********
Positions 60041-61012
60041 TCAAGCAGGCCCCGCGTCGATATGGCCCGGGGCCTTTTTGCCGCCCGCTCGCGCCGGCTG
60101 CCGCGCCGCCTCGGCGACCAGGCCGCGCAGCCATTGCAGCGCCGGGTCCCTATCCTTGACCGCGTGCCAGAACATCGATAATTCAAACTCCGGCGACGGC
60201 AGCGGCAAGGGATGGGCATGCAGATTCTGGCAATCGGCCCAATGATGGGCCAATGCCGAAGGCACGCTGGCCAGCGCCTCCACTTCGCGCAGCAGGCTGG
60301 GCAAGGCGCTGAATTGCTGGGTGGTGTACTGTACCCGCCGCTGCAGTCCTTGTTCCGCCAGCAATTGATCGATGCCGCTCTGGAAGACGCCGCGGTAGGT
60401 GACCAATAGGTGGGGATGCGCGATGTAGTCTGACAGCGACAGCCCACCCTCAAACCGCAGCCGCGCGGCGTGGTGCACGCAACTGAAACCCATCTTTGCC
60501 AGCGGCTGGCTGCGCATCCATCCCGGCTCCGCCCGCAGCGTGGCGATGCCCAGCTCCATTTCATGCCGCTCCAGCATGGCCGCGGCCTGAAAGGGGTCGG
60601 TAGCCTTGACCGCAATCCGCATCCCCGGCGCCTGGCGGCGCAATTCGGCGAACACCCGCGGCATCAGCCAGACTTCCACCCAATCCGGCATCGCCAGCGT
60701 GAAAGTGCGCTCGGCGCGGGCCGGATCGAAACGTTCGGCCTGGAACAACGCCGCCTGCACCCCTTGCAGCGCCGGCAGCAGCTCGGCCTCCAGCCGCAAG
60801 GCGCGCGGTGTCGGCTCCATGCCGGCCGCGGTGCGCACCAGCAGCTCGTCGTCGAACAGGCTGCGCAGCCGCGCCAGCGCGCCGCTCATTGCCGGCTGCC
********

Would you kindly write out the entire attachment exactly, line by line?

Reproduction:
Positions 60041-61012
60041 TCAAGCAGGCCCCGCGTCGATATGGCCCGGGGCCTTTTTGCCGCCCGCTCGCGCCGGCTG
60101 CCGCGCCGCCTCGGCGACCAGGCCGCGCAGCCATTGCAGCGCCGGGTCCCTATCCTTGACCGCGTGCCAGAACATCGATAATTCAAACTCCGGCGACGGC
60201 AGCGGCAAGGGATGGGCATGCAGATTCTGGCAATCGGCCCAATGATGGGCCAATGCCGAAGGCACGCTGGCCAGCGCCTCCACTTCGCGCAGCAGGCTGG
60301 GCAAGGCGCTGAATTGCTGGGTGGTGTACTGTACCCGCCGCTGCAGTCCTTGTTCCGCCAGCAATTGATCGATGCCGCTCTGGAAGACGCCGCGGTAGGT
60401 GACCAATAGGTGGGGATGCGCGATGTAGTCTGACAGCGACAGCCCACCCTCAAACCGCAGCCGCGCGGCGTGGTGCACGCAACTGAAACCCATCTTTGCC
60501 AGCGGCTGGCTGCGCATCCATCCCGGCTCCGCCCGCAGCGTGGCGATGCCCAGCTCCATTTCATGCCGCTCCAGCATGGCCGCGGCCTGAAAGGGGTCGG
60601 TAGCCTTGACCGCAATCCGCATCCCCGGCGCCTGGCGGCGCAATTCGGCGAACACCCGCGGCATCAGCCAGACTTCCACCCAATCCGGCATCGCCAGCGT
60701 GAAAGTGCGCTCGGCGCGGGCCGGATCGAAACGTTCGGCCTGGAACAACGCCGCCTGCACCCCTTGCAGCGCCGGCAGCAGCTCGGCCTCCAGCCGCAAG
60801 GCGCGCGGTGTCGGCTCCATGCCGGCCGCGGTGCGCACCAGCAGCTCGTCGTCGAACAGGCTGCGCAGCCGCGCCAGCGCGCCGCTCATTGCCGGCTGCC